Review: Antigone, Holy What

Published by Cara Honey on

No longer a one dimensional martyr

Antigone is one of the only plays I studied as a teenager where a young woman had principles that she expressed with intelligence and integrity. In this adaptation she is finally allowed to express the mentality behind the principles. No longer a one dimensional martyr, her choice to stand up for what she believes in is exquisitely explored.

Although Antigone is the title role Sophocles’ text is about Creon, his rise and fall, what it means to be a leader of men, what is more important punishment or mercy? It’s basically a story about management styles and what happens when you get it wrong.

In Lulu Raczka’s Antigone the girls own the story. We see the events through their young eyes. They tell of their history as if they have never known anything different because they haven’t. Their bond is fierce. They joke, play and pick on one another. Antigone (the oldest) always one step ahead. The story is easily brought into the twentieth century through the abstract set, which consists of a raised circular pool filled with dirt and the use of atmospheric lighting. The humour in the script relaxes the audience and makes the story of their parents and brothers believable even in a modern context.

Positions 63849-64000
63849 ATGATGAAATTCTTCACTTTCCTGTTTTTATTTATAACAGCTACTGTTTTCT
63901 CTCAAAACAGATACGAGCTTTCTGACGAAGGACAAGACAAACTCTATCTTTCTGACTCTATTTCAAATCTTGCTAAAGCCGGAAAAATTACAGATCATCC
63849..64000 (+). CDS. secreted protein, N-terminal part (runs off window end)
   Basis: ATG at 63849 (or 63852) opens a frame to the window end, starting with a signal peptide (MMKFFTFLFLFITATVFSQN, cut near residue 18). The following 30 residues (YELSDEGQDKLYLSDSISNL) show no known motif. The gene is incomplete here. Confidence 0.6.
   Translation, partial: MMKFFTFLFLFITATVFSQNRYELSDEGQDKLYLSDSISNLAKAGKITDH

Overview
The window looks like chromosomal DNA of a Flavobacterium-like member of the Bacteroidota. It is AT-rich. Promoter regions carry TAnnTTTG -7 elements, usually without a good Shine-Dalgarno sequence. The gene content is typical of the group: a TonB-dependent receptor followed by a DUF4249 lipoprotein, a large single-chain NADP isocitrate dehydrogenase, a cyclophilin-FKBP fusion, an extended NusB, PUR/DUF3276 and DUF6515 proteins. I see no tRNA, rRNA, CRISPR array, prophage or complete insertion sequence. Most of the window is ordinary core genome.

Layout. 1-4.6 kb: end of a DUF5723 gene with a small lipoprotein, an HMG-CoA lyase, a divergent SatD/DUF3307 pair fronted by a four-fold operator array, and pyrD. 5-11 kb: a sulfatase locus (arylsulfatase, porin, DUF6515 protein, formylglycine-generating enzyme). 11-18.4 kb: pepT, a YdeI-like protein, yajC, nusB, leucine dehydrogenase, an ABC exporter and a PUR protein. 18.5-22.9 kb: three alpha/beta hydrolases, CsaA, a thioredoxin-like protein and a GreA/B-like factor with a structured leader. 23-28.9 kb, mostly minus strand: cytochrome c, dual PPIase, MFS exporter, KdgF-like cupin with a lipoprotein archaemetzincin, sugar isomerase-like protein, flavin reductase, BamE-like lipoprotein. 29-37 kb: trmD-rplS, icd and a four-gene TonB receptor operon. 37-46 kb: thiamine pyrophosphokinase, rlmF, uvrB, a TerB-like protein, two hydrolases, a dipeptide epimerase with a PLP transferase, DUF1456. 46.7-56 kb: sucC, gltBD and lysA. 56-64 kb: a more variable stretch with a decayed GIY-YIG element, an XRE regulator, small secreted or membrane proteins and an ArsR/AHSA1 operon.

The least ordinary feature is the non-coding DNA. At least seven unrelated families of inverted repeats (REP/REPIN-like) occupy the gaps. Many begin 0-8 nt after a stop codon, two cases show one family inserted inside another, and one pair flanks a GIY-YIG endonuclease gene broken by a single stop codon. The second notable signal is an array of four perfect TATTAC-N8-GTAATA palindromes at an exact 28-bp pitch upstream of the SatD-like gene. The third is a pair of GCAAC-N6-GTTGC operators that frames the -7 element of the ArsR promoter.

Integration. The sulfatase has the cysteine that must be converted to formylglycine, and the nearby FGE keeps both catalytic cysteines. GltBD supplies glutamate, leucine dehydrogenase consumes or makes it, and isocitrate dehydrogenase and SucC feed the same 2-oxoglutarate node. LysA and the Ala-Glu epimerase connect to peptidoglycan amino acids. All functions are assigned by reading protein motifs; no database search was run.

Throughout their multiple conversations they discuss what it is to give your life for what you believe in and by the end it is clear that it takes a person with a certain amount of courage. Antigone is that person. We are left with Ismene’s loneliness and the description of her full life that still feels half lived.

The exploration that is achieve through the characters’ jumbled discussions is beautifully crafted. The level of detail paid to the smallest of gestures by the cast (Rachel Hosker and Annabel Baldwin) and their director, Ali Pidsley shows how every moment was well considered to ensure that their interactions were believable and poignant.

This was a thoughtful story, masterfully told and a joy to witness.

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